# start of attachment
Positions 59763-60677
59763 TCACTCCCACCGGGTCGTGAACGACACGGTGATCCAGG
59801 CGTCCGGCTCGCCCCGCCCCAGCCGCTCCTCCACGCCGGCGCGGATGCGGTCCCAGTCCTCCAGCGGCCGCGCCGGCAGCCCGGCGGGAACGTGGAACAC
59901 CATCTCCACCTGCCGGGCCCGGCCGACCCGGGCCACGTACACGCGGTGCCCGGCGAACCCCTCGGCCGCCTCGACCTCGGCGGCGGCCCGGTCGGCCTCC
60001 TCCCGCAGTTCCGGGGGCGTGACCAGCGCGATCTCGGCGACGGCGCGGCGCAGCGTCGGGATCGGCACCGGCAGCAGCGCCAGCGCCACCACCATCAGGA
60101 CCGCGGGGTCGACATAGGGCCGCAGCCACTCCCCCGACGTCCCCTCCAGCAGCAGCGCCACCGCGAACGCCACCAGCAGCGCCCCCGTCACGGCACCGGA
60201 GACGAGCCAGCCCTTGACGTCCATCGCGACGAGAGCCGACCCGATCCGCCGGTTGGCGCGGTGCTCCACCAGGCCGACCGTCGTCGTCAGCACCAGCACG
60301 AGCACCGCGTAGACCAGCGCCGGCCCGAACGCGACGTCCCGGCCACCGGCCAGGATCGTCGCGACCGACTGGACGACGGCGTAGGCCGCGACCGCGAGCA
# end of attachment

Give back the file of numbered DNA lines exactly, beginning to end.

Positions 59763-60677
59763 TCACTCCCACCGGGTCGTGAACGACACGGTGATCCAGG
59801 CGTCCGGCTCGCCCCGCCCCAGCCGCTCCTCCACGCCGGCGCGGATGCGGTCCCAGTCCTCCAGCGGCCGCGCCGGCAGCCCGGCGGGAACGTGGAACAC
59901 CATCTCCACCTGCCGGGCCCGGCCGACCCGGGCCACGTACACGCGGTGCCCGGCGAACCCCTCGGCCGCCTCGACCTCGGCGGCGGCCCGGTCGGCCTCC
60001 TCCCGCAGTTCCGGGGGCGTGACCAGCGCGATCTCGGCGACGGCGCGGCGCAGCGTCGGGATCGGCACCGGCAGCAGCGCCAGCGCCACCACCATCAGGA
60101 CCGCGGGGTCGACATAGGGCCGCAGCCACTCCCCCGACGTCCCCTCCAGCAGCAGCGCCACCGCGAACGCCACCAGCAGCGCCCCCGTCACGGCACCGGA
60201 GACGAGCCAGCCCTTGACGTCCATCGCGACGAGAGCCGACCCGATCCGCCGGTTGGCGCGGTGCTCCACCAGGCCGACCGTCGTCGTCAGCACCAGCACG
60301 AGCACCGCGTAGACCAGCGCCGGCCCGAACGCGACGTCCCGGCCACCGGCCAGGATCGTCGCGACCGACTGGACGACGGCGTAGGCCGCGACCGCGAGCA